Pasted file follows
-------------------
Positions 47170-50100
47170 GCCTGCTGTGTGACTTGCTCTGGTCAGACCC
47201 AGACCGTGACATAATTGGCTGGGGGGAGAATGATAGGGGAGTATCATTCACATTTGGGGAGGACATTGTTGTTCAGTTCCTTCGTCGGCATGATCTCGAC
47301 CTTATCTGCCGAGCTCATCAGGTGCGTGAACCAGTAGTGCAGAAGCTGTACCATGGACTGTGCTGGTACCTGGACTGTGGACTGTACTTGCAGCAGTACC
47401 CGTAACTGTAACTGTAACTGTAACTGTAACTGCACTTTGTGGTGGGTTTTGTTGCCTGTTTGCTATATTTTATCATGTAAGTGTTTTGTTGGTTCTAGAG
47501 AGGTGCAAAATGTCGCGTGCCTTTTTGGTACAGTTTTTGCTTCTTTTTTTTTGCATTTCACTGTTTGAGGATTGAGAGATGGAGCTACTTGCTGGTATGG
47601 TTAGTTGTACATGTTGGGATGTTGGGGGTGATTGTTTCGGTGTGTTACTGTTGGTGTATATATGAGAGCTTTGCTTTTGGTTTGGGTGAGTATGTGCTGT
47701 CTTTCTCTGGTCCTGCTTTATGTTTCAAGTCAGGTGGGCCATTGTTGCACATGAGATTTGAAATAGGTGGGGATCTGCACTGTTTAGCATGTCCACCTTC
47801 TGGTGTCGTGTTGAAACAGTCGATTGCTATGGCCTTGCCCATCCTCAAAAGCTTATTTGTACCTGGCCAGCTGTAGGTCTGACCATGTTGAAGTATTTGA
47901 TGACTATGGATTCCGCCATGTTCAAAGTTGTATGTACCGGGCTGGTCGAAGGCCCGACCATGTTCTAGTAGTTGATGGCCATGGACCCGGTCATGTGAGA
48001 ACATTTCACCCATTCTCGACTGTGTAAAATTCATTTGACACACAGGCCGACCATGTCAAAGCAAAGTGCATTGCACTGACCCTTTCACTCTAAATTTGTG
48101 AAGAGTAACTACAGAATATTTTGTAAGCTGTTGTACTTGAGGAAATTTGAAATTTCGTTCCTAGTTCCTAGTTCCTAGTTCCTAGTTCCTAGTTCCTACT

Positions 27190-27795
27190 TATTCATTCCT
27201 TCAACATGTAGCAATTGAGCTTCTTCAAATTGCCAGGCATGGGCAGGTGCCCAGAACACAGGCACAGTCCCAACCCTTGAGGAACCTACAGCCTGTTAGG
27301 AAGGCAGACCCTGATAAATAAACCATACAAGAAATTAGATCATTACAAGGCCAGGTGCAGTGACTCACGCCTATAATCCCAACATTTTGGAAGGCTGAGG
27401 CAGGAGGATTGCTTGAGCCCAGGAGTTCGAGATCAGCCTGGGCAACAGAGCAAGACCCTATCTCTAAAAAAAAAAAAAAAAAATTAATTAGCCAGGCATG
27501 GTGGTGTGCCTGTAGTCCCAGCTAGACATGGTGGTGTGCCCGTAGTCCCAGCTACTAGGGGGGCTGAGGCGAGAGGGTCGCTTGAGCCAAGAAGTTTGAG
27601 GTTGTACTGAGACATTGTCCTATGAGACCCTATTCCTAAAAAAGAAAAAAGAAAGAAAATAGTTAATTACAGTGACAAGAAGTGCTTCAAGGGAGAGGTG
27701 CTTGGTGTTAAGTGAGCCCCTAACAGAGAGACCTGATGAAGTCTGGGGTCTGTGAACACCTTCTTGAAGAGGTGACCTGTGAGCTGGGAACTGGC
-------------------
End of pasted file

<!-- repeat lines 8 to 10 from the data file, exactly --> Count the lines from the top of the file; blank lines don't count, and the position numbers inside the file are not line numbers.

47701 CTTTCTCTGGTCCTGCTTTATGTTTCAAGTCAGGTGGGCCATTGTTGCACATGAGATTTGAAATAGGTGGGGATCTGCACTGTTTAGCATGTCCACCTTC
47801 TGGTGTCGTGTTGAAACAGTCGATTGCTATGGCCTTGCCCATCCTCAAAAGCTTATTTGTACCTGGCCAGCTGTAGGTCTGACCATGTTGAAGTATTTGA
47901 TGACTATGGATTCCGCCATGTTCAAAGTTGTATGTACCGGGCTGGTCGAAGGCCCGACCATGTTCTAGTAGTTGATGGCCATGGACCCGGTCATGTGAGA